Unemployment rate is highest in 26 years

The nation’s unemployment rate ticked up to 9.8 percent in September, its highest level in 26 years, as employers hastened their pace of layoffs, the government reported Friday in a worse-than-expected jobs report that was sure to quash any notion that the economic downturn is over.

Employers shed 263,000 jobs in September, a much worse showing than the 150,000 or so lost jobs that mainstream economic forecasters had expected.

Emphasizing just how disappointing Friday’s report was, the average workweek for production and nonsupervisory jobs fell slightly to 33 hours in September. That number should be going up in an economic recovery.

The numbers were a reality check for anyone who was thinking that strong economic growth was just around the corner.

“I think you’ve got an economic recovery, but I think the pace of recovery is very disappointing relative to what a lot of people expected,” said John Silvia, the chief economist for Wachovia, a large national bank based in Charlotte, N.C.

The jobs report was sure to call the Obama administration’s economic stimulus efforts into question, since government hiring fell by 53,000 jobs. The administration and some economists, such as Silvia, maintain that this number would be worse if not for the stimulus efforts.

The figure deflects criticism that the administration is creating a massive government work force, however.

Appearing on CNBC television, Labor Secretary Hilda Solis tried to put a positive spin on the report, noting that jobs are disappearing at a slower pace than they were earlier in the year.

“We’re at about the same rate (of job losses that) we saw in the last two months,” Solis said, adding that it’s a “struggle” to create jobs amid the worst economic climate in decades.

Coupled with poor consumer-confidence numbers earlier in the week, the jobs report added to a grim start to the fourth quarter on Wall Street. After closing down more than 200 points Thursday, the Dow Jones Industrial Average opened down more than 70 points Friday in the first 15 minutes of trading.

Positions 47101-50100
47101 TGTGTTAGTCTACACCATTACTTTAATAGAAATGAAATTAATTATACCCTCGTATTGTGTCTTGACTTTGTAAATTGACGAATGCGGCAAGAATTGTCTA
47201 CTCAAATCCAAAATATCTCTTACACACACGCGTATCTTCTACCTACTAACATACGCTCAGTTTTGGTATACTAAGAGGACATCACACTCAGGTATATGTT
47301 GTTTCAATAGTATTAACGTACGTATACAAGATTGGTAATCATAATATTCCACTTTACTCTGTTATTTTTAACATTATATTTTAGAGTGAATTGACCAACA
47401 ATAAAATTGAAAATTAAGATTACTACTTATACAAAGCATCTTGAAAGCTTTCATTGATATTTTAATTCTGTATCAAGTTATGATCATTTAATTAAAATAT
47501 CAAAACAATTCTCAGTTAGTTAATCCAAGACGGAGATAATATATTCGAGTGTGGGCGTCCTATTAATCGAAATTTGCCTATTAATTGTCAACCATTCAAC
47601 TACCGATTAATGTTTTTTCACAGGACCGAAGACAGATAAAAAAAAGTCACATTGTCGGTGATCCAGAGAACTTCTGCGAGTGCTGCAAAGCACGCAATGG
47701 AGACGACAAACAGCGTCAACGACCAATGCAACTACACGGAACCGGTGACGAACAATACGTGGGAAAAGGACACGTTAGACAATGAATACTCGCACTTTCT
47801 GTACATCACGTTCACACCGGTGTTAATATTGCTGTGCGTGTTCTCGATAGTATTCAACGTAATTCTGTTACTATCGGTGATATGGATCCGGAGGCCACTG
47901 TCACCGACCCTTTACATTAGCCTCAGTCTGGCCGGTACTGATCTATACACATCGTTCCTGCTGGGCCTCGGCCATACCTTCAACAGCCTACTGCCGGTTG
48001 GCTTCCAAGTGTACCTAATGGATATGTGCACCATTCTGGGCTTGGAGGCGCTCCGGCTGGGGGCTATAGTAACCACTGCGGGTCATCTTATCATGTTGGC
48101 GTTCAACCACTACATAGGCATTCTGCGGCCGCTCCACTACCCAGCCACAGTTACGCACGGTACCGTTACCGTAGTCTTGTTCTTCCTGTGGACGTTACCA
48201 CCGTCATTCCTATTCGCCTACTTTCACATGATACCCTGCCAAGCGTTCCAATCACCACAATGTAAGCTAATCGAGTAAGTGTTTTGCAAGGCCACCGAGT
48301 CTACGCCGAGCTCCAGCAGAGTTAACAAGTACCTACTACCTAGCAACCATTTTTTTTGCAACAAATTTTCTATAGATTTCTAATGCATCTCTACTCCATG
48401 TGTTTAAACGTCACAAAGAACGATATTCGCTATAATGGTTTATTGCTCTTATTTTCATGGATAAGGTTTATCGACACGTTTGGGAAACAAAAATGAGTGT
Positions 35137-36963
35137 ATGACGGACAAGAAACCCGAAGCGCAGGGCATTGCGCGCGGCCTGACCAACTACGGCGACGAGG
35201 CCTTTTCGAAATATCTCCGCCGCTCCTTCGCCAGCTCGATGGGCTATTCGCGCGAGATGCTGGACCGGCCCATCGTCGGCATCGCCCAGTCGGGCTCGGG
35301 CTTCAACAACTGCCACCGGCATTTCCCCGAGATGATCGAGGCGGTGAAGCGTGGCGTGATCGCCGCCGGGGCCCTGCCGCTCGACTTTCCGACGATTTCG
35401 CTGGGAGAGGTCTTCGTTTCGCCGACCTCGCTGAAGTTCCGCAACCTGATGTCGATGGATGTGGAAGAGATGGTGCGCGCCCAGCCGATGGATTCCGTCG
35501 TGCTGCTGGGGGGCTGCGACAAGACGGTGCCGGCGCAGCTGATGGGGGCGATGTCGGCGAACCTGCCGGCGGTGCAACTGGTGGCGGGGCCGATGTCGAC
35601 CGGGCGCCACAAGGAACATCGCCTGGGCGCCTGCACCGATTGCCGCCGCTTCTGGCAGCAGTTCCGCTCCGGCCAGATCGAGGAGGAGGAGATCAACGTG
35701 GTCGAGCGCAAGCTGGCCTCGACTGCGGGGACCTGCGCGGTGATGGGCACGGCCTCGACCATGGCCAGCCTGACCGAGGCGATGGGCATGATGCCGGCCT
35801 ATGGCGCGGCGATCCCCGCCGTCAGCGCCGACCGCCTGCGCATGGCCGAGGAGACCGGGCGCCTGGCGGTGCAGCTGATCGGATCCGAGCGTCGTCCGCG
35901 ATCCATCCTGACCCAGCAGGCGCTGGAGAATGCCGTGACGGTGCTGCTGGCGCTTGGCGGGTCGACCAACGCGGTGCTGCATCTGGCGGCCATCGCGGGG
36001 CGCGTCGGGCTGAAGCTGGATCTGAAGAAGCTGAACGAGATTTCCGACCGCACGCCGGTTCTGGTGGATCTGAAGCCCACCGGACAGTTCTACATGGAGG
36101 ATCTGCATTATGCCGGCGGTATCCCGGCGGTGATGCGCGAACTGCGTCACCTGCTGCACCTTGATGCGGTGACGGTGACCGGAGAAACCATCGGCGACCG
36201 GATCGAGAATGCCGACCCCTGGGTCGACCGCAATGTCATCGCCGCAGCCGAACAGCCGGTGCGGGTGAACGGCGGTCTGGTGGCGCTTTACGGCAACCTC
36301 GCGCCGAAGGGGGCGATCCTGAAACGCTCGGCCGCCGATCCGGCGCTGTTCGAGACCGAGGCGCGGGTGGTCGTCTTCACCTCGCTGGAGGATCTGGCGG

In a reflection of concerns that economic growth may be anemic, oil prices also fell almost $2 a barrel Friday morning in trading on the New York Mercantile Exchange.

The Labor Department’s report included important revisions. Employers shed 201,000 jobs in August, according to the revisions, not the 216,000 first reported last month. While that was good news, it emphasized how bad September’s numbers were, since 62,000 more jobs were lost in September than in August. The Bureau of Labor Statistics also said that 304,000 jobs were shed in July, not the 276,000 first reported.

Since the recession began in December 2007, the number of unemployed Americans has risen from 7.6 million to 15.1 million. The unemployment rate has doubled to 9.8 percent ? the highest since June 1983 ? up another tenth of a percentage point in September.

While Friday’s numbers added to a number of indicators that suggest economic growth remains elusive, there was another important development in the Labor Department numbers that shows the economy is crawling back from a deeper hole than first envisioned.

The BLS revised March employment numbers, saying that the 663,000 job losses first reported for the turbulent month were wildly low. Statisticians now think that 824,000 jobs were lost that month, a difference of six-tenths of a percentage point, a whopping miss in mathematical terms.

This March revision “shows the huge hole we have been thrown into” as an economy, said Lawrence Mishel, the president of the Economic Policy Institute, a liberal policy-research organization.

“The good news is that the employment decline, down 263,000, is still far below the awful hemorrhaging in the winter months,” Mishel said.

Amid expectations that the recession finally may be over, however, the jobs report Friday suggests that Federal Reserve Chairman Ben Bernanke was correct late last month when he warned that it will take a long time before many Americans feel as if recovery is afoot.

That’s evident in the statistics for the long-term unemployed, people jobless for 27 weeks or longer. In September, 35.6 percent of the 15.1 million unemployed Americans ? about 5.4 million people ? hadn’t had jobs for half a year or longer.

“Today’s report is evidence that we have a truly massive crisis of long-term unemployment on our hands, especially now that jobless workers are using up the last of their unemployment benefits,” Christine Owens, the executive director of the National Employment Law Project, an advocacy group for the unemployed, said in a statement. “Today’s employment report is a marching order for Congress to pass unemployment benefit extensions to all states, quickly.”


? Construction, fell by 64,000.

? Manufacturing, down 51,000.

? Retail, off 39,000.

? Professional and business services, negative by 8,000.

? Transportation and warehousing, unchanged.

? Financial services, unchanged.

? Health care, plus 19,000.

? Government, down 53,000.


(c) 2009, McClatchy-Tribune Information Services.